Foundations of Empiricism

  • James K. Feibleman

Table of contents

  1. Front Matter
    Pages I-XII
  2. Introduction

    1. Front Matter
      Pages 1-1
    2. James K. Feibleman
      Pages 3-15
  3. Categorematics

    1. Front Matter
      Pages 17-17
    2. James K. Feibleman
      Pages 19-37
    3. James K. Feibleman
      Pages 38-94
  4. Axiomatics

    1. Front Matter
      Pages 95-95
    2. James K. Feibleman
      Pages 97-108
    3. James K. Feibleman
      Pages 109-119
    4. James K. Feibleman
      Pages 133-145
  5. Systemics

    1. Front Matter
      Pages 147-147
    2. James K. Feibleman
      Pages 149-164
    3. James K. Feibleman
      Pages 165-174
  6. Ethics

    1. Front Matter
      Pages 175-175
    2. James K. Feibleman
      Pages 177-195
    3. James K. Feibleman
      Pages 196-208
    4. James K. Feibleman
      Pages 209-226
  7. Practics

    1. Front Matter
      Pages 227-227
    2. James K. Feibleman
      Pages 229-234

About this book

Introduction

For some centuries now the western world has endeavored to choose between rationalism and empiricism; or, when a choice was found impossible, somehow to reconcile them. But the particular brands of both which were taken for granted in confronting the problem were sUbjective: individual human reasoning stood for rationalism and private sense experience for empiricism. Since Plato it has been known that reasoning and feeling are often in conflict. No wonder that a standard for deciding between them or for harmonizing the two was found difficult to come by. Fortunately, due to the revival of realism, a way out presented itself, and we could now consider rationalism and empiricism on some kind of objective basis. In other words, rationalism is a theory about something outside us, and reasoning involves the utilization of a logic which in no wise depends upon our knowledge of it. Similarly; sense experience reveals the existence of data which can be reached through the senses but which in no way relies upon experience for its existence. Thus both reasoning and sensing bring us fragmentary news about an external world which contains not only logic and value but also the prospects for their reconciliation. The implicit philosophy of nominalism is self-liquidating. Where is the proposition which asserts or takes for granted the sole reality of actual physical particulars to get its reality? The meaning of it as a proposition has no place among the particulars.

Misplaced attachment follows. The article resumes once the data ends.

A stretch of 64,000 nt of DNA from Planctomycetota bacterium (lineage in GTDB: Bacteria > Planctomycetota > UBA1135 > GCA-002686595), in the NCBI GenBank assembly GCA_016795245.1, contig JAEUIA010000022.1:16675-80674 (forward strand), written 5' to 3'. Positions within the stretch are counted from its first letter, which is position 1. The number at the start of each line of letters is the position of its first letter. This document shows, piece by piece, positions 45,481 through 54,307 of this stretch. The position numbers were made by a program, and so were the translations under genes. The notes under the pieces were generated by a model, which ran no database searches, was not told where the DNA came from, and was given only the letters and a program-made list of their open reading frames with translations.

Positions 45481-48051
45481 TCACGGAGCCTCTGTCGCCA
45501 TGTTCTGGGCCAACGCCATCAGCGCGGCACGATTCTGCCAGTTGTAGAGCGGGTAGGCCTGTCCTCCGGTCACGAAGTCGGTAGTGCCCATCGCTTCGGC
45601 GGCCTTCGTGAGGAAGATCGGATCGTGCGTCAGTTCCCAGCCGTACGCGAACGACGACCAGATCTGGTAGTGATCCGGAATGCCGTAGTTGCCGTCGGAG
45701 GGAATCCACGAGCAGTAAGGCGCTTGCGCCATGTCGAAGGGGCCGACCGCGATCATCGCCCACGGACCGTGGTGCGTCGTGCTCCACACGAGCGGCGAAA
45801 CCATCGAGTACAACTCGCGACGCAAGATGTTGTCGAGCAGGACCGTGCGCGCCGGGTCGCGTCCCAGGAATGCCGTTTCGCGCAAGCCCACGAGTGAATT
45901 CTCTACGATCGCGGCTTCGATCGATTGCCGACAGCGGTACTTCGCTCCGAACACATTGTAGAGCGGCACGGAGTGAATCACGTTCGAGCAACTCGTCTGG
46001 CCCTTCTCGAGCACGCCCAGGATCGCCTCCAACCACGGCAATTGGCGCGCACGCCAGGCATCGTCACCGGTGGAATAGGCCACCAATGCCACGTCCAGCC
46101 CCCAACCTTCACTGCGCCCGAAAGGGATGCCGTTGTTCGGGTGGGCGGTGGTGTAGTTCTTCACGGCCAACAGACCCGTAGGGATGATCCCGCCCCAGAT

Keywords

Aristotle Immanuel Kant metaphysics ontology probability proposition

Authors and affiliations

  • James K. Feibleman
    • 1
  1. 1.Tulane UniversityUSA

Bibliographic information

  • DOI https://doi.org/10.1007/978-94-011-9088-6
  • Copyright Information Springer Science + Business Media B.V. 1962
  • Publisher Name Springer, Dordrecht
  • eBook Packages Springer Book Archive
  • Print ISBN 978-94-011-8390-1
  • Online ISBN 978-94-011-9088-6
  • About this book